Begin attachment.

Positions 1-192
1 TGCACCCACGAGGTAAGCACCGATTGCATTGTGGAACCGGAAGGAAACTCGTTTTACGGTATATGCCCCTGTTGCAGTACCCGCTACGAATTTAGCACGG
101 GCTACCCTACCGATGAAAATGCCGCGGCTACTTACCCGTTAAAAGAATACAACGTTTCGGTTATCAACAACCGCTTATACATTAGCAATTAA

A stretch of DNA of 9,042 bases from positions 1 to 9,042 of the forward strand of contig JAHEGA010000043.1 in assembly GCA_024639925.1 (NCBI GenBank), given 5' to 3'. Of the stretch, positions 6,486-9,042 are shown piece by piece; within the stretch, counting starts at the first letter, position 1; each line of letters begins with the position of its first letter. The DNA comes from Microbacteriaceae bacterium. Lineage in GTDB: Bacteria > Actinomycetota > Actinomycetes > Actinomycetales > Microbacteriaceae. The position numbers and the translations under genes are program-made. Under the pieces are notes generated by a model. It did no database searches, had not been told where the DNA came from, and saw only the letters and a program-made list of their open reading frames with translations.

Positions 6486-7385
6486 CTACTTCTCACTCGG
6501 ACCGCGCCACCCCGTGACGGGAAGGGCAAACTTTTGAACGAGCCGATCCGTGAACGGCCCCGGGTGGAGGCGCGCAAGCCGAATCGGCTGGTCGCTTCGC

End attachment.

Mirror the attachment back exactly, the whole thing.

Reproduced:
Positions 1-192
1 TGCACCCACGAGGTAAGCACCGATTGCATTGTGGAACCGGAAGGAAACTCGTTTTACGGTATATGCCCCTGTTGCAGTACCCGCTACGAATTTAGCACGG
101 GCTACCCTACCGATGAAAATGCCGCGGCTACTTACCCGTTAAAAGAATACAACGTTTCGGTTATCAACAACCGCTTATACATTAGCAATTAA

A stretch of DNA of 9,042 bases from positions 1 to 9,042 of the forward strand of contig JAHEGA010000043.1 in assembly GCA_024639925.1 (NCBI GenBank), given 5' to 3'. Of the stretch, positions 6,486-9,042 are shown piece by piece; within the stretch, counting starts at the first letter, position 1; each line of letters begins with the position of its first letter. The DNA comes from Microbacteriaceae bacterium. Lineage in GTDB: Bacteria > Actinomycetota > Actinomycetes > Actinomycetales > Microbacteriaceae. The position numbers and the translations under genes are program-made. Under the pieces are notes generated by a model. It did no database searches, had not been told where the DNA came from, and saw only the letters and a program-made list of their open reading frames with translations.

Positions 6486-7385
6486 CTACTTCTCACTCGG
6501 ACCGCGCCACCCCGTGACGGGAAGGGCAAACTTTTGAACGAGCCGATCCGTGAACGGCCCCGGGTGGAGGCGCGCAAGCCGAATCGGCTGGTCGCTTCGC